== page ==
October 10, 2021

An Object Removed

This past weekend, I was fortunate to be a part of a workshop at Temple University in Philadelphia as a part of a project we’re working on at Each+Every. As a part of our orientation and to get to know one another better, we began by bringing an important object and explaining it to our partner—they would then listen and share with the group what our object meant to us.

I brought a 45rpm record, Open Book / With the Ink of Ghost, released in 2016 by José Gonzalez. For me, this record holds memories of listening to records with my son Arlo and our family in our living room on Saturday mornings; it holds memories of listening to and making music with my own Dad as a kid; it holds my original love of album art as a way of entering into graphic design when I was in high school. While these things are not my whole story, they’re meaningful parts of it, and this act was repeated as our group shared their objects around the room: a necklace, a drawing from a daughter, a stone from Lake Superior, a camera from a grandfather.

Throughout my life, I have been drawn to the power of an object to hold people’s stories: Jeffery Miller’s handwritten playlist on a 45rpm; found shells from a beach trip; photographs of my grandmother; a recording of my dad playing guitar on a Concord Automatic 994. When I was in college I ran a blog called “Beautiful Things from Home” where I photographed family objects I would dig up in our basement. I could spend a lot of time talking about what lies behind each of these. There’s a sense in which an object can hold truths about who we are and where we came from. Maybe this is obvious though, and the reason why objects fight for space in natural history museums, historical societies, and peoples’ attics.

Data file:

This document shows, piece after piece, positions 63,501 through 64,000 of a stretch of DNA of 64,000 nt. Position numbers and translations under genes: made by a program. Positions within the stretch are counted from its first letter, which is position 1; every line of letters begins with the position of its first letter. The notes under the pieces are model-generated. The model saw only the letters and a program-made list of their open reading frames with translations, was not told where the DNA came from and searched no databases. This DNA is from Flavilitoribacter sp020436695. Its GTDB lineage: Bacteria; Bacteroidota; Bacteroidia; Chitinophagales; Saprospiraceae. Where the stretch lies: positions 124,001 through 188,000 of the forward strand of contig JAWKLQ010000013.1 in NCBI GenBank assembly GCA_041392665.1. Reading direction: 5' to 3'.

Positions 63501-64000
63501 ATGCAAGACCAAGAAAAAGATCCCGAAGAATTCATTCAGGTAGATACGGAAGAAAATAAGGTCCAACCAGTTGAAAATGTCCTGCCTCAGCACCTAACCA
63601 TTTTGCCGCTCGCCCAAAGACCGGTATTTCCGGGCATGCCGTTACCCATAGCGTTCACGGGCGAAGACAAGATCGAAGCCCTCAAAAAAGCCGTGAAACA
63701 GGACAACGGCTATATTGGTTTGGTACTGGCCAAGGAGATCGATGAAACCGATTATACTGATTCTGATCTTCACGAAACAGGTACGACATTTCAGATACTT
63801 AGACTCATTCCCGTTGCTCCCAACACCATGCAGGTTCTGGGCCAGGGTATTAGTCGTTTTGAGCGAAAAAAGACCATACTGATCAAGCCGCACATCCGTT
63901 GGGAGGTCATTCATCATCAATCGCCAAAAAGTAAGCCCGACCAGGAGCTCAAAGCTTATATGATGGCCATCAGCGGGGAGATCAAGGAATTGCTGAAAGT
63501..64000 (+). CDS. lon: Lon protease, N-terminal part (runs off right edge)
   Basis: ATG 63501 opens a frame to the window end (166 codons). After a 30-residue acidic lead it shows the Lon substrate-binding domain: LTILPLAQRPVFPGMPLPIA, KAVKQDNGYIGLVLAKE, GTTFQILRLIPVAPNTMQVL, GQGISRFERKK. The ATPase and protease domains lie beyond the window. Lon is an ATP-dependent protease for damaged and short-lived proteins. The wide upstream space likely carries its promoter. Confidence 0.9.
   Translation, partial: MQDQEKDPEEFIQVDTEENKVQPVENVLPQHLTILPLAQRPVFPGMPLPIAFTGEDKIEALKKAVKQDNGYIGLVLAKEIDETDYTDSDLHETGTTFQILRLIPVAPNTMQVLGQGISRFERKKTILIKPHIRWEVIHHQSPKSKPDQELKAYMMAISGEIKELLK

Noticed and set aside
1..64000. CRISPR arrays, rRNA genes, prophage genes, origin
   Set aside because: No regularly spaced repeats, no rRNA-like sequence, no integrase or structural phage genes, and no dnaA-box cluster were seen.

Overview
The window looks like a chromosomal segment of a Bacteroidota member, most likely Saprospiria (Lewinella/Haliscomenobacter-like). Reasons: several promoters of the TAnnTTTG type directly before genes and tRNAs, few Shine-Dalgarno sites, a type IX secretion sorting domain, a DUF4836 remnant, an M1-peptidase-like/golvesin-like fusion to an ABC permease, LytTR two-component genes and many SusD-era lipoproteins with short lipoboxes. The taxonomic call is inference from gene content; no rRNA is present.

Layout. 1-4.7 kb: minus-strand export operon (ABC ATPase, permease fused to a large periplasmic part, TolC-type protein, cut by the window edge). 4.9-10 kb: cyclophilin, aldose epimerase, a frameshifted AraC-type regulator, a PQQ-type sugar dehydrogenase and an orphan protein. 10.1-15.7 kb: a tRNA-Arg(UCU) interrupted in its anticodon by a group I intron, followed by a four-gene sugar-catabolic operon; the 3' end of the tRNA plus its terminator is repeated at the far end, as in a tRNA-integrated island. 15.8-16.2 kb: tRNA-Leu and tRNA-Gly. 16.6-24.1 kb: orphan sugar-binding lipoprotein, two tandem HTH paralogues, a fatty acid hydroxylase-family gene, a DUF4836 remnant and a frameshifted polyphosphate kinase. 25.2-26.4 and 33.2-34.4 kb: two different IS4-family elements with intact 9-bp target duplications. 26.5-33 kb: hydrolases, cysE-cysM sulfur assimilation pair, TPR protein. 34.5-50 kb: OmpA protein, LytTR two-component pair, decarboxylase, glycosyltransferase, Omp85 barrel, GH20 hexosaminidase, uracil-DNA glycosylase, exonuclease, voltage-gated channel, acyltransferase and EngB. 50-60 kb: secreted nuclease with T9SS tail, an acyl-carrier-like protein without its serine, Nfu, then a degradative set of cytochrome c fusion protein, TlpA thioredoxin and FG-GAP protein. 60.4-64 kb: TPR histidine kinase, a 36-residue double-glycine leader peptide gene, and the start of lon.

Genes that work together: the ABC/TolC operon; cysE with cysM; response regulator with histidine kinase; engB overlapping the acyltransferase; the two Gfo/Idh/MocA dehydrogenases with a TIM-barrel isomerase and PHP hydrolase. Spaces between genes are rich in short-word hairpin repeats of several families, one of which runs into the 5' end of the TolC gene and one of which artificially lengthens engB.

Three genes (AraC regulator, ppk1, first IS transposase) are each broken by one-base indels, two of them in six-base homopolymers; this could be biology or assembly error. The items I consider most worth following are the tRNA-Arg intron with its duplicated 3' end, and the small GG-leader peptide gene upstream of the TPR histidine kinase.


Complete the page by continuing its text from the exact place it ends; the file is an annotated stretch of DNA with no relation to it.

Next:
In Statement and Counter-Statement, design studio Experimental Jetset discusses the ways in which some objects, like a poster, act as both an object as an image. If an image of a perfume bottle is printed on a poster, it’s often taken for granted by the viewer that they’re not looking at the actual perfume bottle, but a reproduction. In this way, designed objects can act as illusory objects. At the same time, the designer then has power to bring awareness to the viewer of the object itself, to cut off the illusion that the image on the poster is the real thing (for example, by folding the poster and then hanging it up). In short, I think they’re really asking how much distance exists between an object and a viewer in a designed object.

Walter Benjamin, a German philosopher, argues in The Work of Art in the Age of Mechanical Reproduction that reproductions of an object devalue its original “aura,” or uniqueness as an object. In other words, to look at a reproduction of the Mona Lisa in an art book is not to really see the Mona Lisa, as one would in the Louvre Museum. Experimental Jetset explores this concept themselves in Statement and Counter-Statement as they photocopy their work at actual scale and reprint it in the book at 100% of its actual size. Folded and die-cut posters bleed off the edges of the paper, buttons sit alongside wristbands and t-shirts on the scanning bed, graphic identities intermingle with cd’s and large-scale posters.